Our Supreme Court adopted the ABA standards on the zealous representation of our clients in the recent case regarding ineffective assistance of counsel in Rompilla v. Beard. The well paid judges of our court system would do well to read Rompilla and not Posner. Those of you who wish to earn your bread by representing people in the criminal courts must either stand tall or slink away. Please do not defame the rest of us with timidity.

Posted by: M. P. Bastian | Aug 11, 2007 8:23:29 AM

Def Atty,

I don’t see things in as big a picture as you see them. Posner, sometimes, has a stupid side. He likes to bask in elitism, and he, like many judges, sees certain lawyers as not doing an adequate job. Mind you, he has little idea what these lawyers actually do, but he likes to blame them for not doing the job the way he considers well enough. The fact that he is an egotist doesn’t help matters. But, that doesn’t mean that he is part of some crazy Bushist pattern to destroy the country.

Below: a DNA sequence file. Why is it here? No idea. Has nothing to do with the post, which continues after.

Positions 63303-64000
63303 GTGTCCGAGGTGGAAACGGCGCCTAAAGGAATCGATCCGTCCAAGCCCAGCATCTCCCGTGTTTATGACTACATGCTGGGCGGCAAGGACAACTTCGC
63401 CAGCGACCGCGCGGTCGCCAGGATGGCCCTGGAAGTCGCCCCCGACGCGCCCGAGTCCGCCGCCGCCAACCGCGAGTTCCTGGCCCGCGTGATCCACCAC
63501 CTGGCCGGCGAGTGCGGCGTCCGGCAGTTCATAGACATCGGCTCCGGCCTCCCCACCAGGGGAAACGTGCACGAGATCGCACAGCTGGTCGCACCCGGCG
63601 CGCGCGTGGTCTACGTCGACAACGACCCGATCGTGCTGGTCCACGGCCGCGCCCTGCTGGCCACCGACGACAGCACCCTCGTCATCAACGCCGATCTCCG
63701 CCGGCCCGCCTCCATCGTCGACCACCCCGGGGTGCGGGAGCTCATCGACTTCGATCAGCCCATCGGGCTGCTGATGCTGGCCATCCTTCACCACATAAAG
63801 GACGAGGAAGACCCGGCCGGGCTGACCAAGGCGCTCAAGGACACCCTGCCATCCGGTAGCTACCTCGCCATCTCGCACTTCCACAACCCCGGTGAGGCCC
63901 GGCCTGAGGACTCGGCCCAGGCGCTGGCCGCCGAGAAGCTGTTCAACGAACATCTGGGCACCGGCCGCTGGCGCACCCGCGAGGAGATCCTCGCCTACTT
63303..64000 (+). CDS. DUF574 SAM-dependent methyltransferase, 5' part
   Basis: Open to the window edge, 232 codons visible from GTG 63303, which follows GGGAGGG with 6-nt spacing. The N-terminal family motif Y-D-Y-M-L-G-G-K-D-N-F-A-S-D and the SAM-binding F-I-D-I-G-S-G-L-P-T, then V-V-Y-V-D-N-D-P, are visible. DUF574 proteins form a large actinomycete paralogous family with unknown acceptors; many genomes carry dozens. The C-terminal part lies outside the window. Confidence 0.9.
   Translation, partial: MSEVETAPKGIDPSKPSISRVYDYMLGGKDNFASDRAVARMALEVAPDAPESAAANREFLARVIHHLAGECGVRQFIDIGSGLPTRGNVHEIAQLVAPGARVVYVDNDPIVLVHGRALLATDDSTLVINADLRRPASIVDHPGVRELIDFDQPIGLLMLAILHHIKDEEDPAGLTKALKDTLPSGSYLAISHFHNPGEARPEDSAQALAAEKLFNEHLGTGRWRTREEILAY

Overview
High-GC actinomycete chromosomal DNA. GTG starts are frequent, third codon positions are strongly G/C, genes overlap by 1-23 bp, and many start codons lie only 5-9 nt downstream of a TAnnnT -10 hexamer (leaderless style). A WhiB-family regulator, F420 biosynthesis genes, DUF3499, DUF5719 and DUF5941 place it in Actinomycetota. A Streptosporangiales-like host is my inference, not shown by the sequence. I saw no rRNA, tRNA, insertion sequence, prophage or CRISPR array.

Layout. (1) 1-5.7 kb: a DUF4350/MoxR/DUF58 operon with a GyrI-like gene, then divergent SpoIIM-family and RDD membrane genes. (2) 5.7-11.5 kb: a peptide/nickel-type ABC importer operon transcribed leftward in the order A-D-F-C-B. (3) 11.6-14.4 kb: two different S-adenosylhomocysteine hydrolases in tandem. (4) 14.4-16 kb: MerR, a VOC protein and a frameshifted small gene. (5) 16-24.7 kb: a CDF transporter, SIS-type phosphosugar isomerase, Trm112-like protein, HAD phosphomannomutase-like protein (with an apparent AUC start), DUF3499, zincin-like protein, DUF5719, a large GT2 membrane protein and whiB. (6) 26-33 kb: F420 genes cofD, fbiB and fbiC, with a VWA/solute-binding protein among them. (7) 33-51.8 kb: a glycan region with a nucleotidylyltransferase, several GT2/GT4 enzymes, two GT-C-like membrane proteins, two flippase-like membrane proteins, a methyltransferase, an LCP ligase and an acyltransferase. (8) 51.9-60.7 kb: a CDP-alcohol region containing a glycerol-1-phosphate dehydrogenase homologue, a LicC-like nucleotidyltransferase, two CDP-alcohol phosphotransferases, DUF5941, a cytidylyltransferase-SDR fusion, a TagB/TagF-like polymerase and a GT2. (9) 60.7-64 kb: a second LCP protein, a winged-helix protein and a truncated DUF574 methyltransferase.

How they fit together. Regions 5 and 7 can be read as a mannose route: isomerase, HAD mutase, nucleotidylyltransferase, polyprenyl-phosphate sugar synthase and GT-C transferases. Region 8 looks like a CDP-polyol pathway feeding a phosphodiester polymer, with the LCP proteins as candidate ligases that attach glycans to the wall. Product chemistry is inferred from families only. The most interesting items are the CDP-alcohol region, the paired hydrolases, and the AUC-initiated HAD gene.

Secondly, I think Posner’s allusions while definitely allusions are not really cognizable. Although I agree completely with you – and was the first one to raise it on this blog – that his remarks create serious IA(A)C problems as a legal matter, I am unsure if lawyers will really be deluging the 7th Circuit with Anders briefs because Posner said something stupid.

As to the “lawfare” comment. A lot of stupid things have been said by JA and ex-JAs. But a lot of intelligent things have been said as well. Dunlap is not part of the Bush administration. Moreover, the last person IN the Bush administration to troll that line in public (Stimson) was forced to resign. I only have heard certain rumors about why he resigned, but let’s face it: when a good chunk of the large firms in DC and NY are now representing detainees , nobody in Washington wants to question the patriotism of their friends. Even Gonzo repudiated that statement.

Now, at some level, “law” is a part of war, so Dunlap’s statement is not inherently biased. The US uses the law to obtain “operational objectives” all the time. Nobody minds. Negotiating agreements, leasing bases, and dealing with foreign legal systems is what American judge advocates do every day. Whether a legal system is “misued” is obvious a matter of perspective. Whatever the case, I don’t think that there is any connection between Posner’s comments silliness, Dunlap’s vagueness, and Stimson’s extreme gaff.


Posted by: S.cotus | Aug 12, 2007 2:57:04 AM